RSJs recognize that, where a judicial assignment will require a substantial amount of preparation before the hearing or list commences, efforts should be made to include preparation time in the assigned judge’s schedule. Where a matter has been sufficiently lengthy or complex so as to justify some out-of-court time to permit the judge to organize or synthesize the case material before being called upon to commence another assignment, the RSJ retains a discretion to schedule out-of-court time to accommodate such circumstances. Where such occasions arise, the RSJ should continue to have the discretion to allow extra out-of-court time, to be determined always having regard for the specifics of the case, the needs of the judge, and the needs and challenges of the region.

  1. Sitting Day

4½ to 5 hours is the reasonable judicial sitting day, not including morning, lunch, and afternoon breaks. Additional hours daily over and above “sitting hours” are an inherent and reasonable aspect of the discharge of duties in a judicial day.

  1. Notice of Judicial Assignments

RSJs will make efforts to provide timely notice of judicial assignments. Last-minute schedule changes or assignment changes may cause stress and RSJs will bear this in mind as one of the many circumstances relevant to such decisions.

  1. Completing Scheduled Matters

It is in the best interests of the parties and the justice system as a whole for scheduled matters to be heard. Where a judge’s list collapses, the judge will be expected to assist other judges in completing their lists and/or preside on in-writing or other matters.

  1. Jury Trials

Judges should not be assigned other work while they have a jury deliberating, although, depending on the circumstances, they may reasonably agree to do shorter matters. Judges should not routinely be assigned back-to-back lengthy jury cases unless they agree.

  1. Circuiting

The court recognizes that circuiting should not occur simply for the sake of circuiting. However, where circuiting is integral to meeting the demands of the court, that responsibility ought to be borne equitably, having regard to the particular demands of a region and the needs and preferences of individual judges within a region. Judges should provide information to the RSJ regarding their express needs and preferences regarding circuiting, which should be taken into account in regional scheduling, together with travel time and other relevant factors. RSJs and the judges of a region, individually and collectively, should be encouraged to discuss the issue of circuiting, the problems it raises, and the needs and circumstances of the region which give rise to the need for circuiting.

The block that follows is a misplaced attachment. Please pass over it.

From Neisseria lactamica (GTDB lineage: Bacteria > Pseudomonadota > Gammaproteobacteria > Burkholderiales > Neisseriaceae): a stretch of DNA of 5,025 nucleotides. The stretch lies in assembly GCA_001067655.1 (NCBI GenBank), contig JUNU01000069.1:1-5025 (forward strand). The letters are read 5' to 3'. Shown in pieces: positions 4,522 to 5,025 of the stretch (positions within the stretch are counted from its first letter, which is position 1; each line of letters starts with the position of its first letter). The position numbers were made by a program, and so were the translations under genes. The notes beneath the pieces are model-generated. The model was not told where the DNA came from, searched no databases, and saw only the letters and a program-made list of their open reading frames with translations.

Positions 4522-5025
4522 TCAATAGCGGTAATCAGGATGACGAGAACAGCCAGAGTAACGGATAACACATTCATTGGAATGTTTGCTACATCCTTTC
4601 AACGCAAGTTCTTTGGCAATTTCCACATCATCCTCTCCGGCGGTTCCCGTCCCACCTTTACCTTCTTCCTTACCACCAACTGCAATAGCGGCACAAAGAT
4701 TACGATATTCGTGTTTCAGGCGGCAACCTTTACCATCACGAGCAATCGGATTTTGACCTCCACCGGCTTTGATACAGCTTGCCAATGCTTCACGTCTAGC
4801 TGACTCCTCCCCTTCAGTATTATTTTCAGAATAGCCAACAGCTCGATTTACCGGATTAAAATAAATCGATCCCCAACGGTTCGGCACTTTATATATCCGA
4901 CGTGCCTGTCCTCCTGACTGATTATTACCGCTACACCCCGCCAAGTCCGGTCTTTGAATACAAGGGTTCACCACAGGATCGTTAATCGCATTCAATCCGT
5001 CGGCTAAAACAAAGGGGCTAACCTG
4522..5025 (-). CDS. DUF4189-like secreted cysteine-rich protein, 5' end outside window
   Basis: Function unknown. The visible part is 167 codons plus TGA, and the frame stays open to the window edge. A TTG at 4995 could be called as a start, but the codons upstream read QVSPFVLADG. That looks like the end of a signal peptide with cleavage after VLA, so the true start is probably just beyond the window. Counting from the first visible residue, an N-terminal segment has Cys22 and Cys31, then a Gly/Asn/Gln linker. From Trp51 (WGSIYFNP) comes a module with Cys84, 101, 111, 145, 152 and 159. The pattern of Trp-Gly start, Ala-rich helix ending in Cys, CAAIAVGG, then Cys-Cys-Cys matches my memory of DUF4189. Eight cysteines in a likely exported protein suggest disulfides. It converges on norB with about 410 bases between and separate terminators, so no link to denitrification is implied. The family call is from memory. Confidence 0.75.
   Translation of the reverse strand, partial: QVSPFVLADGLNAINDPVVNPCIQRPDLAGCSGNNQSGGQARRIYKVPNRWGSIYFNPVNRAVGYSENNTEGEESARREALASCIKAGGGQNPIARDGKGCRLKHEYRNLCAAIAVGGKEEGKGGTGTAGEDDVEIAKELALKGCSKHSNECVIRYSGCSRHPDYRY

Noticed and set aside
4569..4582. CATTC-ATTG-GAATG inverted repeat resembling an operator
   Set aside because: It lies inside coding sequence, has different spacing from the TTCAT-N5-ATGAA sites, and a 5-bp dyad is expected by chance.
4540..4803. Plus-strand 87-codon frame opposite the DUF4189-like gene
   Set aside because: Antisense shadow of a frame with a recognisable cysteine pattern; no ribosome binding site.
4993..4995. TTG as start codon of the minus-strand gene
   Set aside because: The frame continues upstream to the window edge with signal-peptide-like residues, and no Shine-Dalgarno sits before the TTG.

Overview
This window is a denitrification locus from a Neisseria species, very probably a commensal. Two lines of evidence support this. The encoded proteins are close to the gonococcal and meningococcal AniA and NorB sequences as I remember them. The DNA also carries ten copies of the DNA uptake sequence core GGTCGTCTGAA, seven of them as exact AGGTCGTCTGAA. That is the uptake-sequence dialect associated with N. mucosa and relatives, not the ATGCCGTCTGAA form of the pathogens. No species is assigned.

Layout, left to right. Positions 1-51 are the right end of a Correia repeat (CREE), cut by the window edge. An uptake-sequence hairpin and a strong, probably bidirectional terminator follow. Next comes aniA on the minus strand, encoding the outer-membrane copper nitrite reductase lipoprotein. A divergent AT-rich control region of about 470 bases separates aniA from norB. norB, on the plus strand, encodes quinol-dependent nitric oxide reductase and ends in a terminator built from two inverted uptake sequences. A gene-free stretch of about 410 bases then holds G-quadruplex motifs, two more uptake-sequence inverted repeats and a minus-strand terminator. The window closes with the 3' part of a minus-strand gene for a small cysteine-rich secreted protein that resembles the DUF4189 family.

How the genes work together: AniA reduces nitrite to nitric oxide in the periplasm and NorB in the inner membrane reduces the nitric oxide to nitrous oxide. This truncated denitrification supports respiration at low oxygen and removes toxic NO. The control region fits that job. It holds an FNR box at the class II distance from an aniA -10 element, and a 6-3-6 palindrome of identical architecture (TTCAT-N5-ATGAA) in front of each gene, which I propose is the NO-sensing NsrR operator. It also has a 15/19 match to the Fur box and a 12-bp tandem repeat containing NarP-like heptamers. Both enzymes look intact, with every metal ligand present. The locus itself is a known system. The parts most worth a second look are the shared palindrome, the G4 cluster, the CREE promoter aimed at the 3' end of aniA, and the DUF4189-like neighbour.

1. Specialization (other than the specialist members of the Family Court)

The Superior Court of Justice is a court of general jurisdiction. Where practicable and having regard to regional circumstances and the expressed interests of individual judges, the court should continue to schedule to its strengths. Not all judges wish to specialize in a particular field. Others do. RSJs should seek input from individual judges about the areas of law in which they are most interested, and in which they consider themselves to have specialized knowledge and ability. Based upon such information, RSJs should continue to schedule so as to accommodate and use specialization as far as practicable.

The jurisdiction of the Superior Court of Justice requires RSJs to schedule recently appointed judges to a full variety of work during their early years to enable them to gain a solid grounding in all areas of the court’s responsibility.

  1. Scheduling Anomaly – “53rd Week”

RSJ Council discussed the anomaly that the court calendar presents every 6 or 7 years – the “53rd week” of the year. The start date for each new court year is the day following the last week of the previous court calendar year (e.g., not necessarily on January 2.)  As a result, every 6 or 7 years, a 53rd week will occur as the last week in the court year (straddling two calendar years). The 53rd week should be designated as an additional NSW in that year. Judges that are required to sit during the 53rd week should be repaid in non-sit days, on a day-for-day basis.

Part B – Scheduling Convention for Supernumerary Judges

The scheduling convention for judges sitting on a supernumerary basis is set out below.


Supernumerary judges are fundamental to the system of justice in the Province of Ontario. Their wealth of experience and their breadth of knowledge are both essential and central to the resources of the court. It is also recognized that, by electing supernumerary status, the judge increases the judicial resources available to the justice system by providing a position for the appointment of a replacement judge. The court is grateful to and recognizes the significant contributions of the supernumerary judges.